Sproling for Philadelphia
In what was a seemingly dull free agency period for the Eagles, they pulled off what will be a top-notch, low-risk acquisition in Darren Sproles.
Sproles will provide that versatile X factor that the Eagles failed to find in the likes of Demaris Johnson, Russell Sheppard, and Brad Smith (though I don’t mind Smith). He’ll play in the backfield, spread out wide, and contribute in the return game as well. It’s just a truly perfect fit.
So let’s dig into some of the numbers in order to figure out exactly how Sproles was used and the type of production to expect from him.
To the surprise of no onef, Sproles has been used significantly more as a receiver than an actual running back. How unbalanced was it? Just check out his numbers from his three years in New Orleans.
What you’ll notice here is that Sproles had more receptions than rushing attempts! Wow!
However, the Lightning Bug was successful in the limited number of rushing attempts he did receive and his production is in line with the decline of the Saints’ running game as a unit. Their league rankings were 6th, 25th, and 25th in the league, but still Sproles averaged more than four yards per carry even at their worst.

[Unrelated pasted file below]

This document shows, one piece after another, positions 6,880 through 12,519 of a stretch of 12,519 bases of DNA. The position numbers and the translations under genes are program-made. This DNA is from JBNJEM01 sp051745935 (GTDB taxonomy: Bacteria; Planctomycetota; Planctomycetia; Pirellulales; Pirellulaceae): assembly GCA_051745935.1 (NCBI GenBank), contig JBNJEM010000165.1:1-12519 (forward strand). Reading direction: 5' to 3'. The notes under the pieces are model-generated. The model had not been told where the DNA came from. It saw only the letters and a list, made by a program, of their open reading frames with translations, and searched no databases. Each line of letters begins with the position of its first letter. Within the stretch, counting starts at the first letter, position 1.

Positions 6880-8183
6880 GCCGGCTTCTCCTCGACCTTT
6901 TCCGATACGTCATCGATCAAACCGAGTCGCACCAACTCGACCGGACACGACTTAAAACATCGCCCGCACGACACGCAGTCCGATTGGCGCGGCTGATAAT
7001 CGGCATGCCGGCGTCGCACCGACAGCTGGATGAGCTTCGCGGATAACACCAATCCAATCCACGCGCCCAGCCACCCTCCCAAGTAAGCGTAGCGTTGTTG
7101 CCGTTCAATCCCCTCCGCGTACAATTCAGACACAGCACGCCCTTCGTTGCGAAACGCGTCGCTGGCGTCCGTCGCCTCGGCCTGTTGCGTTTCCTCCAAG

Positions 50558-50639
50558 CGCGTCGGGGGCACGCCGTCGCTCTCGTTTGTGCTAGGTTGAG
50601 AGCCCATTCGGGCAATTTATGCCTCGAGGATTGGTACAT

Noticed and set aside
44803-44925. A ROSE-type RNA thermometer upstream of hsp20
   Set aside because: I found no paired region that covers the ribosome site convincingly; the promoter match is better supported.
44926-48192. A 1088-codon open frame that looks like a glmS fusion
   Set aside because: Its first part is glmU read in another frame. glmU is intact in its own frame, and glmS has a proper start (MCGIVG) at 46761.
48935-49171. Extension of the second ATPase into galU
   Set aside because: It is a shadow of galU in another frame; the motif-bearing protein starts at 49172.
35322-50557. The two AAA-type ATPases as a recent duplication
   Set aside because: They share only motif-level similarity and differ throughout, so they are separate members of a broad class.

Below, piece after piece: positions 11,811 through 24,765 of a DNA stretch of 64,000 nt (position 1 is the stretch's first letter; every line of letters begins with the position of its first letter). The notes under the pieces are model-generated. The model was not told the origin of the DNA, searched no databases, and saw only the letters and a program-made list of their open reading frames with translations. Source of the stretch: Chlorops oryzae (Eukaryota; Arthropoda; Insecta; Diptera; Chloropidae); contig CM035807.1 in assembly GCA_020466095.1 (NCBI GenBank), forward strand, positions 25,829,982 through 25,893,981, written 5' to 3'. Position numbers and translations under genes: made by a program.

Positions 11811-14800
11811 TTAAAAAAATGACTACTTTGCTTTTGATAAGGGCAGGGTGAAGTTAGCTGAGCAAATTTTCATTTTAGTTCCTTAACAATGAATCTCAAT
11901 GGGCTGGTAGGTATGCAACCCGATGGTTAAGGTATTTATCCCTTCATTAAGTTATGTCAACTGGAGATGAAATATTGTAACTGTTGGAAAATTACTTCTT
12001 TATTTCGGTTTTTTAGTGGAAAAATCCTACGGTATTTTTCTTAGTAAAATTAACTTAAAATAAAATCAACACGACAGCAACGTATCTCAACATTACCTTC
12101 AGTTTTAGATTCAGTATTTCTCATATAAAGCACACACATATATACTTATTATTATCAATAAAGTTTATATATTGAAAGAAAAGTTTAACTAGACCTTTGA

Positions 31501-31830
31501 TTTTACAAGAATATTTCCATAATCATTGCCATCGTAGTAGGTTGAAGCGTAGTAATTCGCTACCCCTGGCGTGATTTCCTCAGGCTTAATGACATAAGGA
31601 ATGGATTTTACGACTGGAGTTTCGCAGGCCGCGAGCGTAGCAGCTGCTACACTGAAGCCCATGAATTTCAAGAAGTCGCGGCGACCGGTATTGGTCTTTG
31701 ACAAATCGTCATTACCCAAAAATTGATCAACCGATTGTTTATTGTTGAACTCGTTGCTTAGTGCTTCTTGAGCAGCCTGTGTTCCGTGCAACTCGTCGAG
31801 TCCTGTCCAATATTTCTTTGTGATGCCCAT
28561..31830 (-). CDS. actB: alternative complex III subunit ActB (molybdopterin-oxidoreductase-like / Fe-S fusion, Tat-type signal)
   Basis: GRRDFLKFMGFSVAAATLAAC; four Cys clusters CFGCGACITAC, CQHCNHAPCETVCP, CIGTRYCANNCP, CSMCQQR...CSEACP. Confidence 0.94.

Those marks were also the best on the Saints. Mark Ingram, who is considered more of a traditional running back, averaged 3.9, 3.9, and 4.9 yards per carry. Pierre Thomas, who supplanted Sproles, averaged 5.1, 3.5 and 3.7 yards per carry.
So, while he won’t be asked to run much, I imagine Sproles will still be productive when called upon. Especially now that he’s with the best rushing team in the league. Don’t undervalue him here.
In the passing game, the numbers speak for themselves. Sproles averaged 75 receptions, 660 yards, and 8.6 yards per reception in the bayou. Then you dig deeper and…again, wow. Sproles is going to be a ton of fun to watch. Here’s Sproles numbers from New Orleans regarding yards after the catch:
Yes, Sproles is a nightmare after the catch. In fact, you’ll notice that I highlighted his numbers from 2012 in which he had more YAC than actual receiving yards. That’s just silly. So when you get that type of production from a small, shifty player and add it behind a big, mobile offensive line I expect to see a lot more screens next year.
Naturally, as a guy who performs well in space he’s a steady option in the return game as well. Dating back to 2005 when Sproles entered the league with San Diego, he’s returned 328 kicks and averaged 25.3 yards per return over that time. As a punt returner, he averaged 8.2 yards over 122 attempts.
Given the current presence of Brad Smith and the looming draft class, Sproles may not be called upon to regularly return kicks but is definitely a spot option to provide a special teams spark.
So, now that Sproles is officially an Eagle, what should be expected of him?
For a simple answer, more or less the same as he was used in New Orleans. Sproles will primarily be a receiving option out of the backfield. Over 90% of the pass plays in which Sproles was involved in New Orleans he was used as a receiving option rather than a blocker. Given his size, it would be odd for Chip Kelly to change that trend.
Expect Sproles to be split out wide in pods for bubble screens, doubled with Shady in the backfield, and stealing our hearts.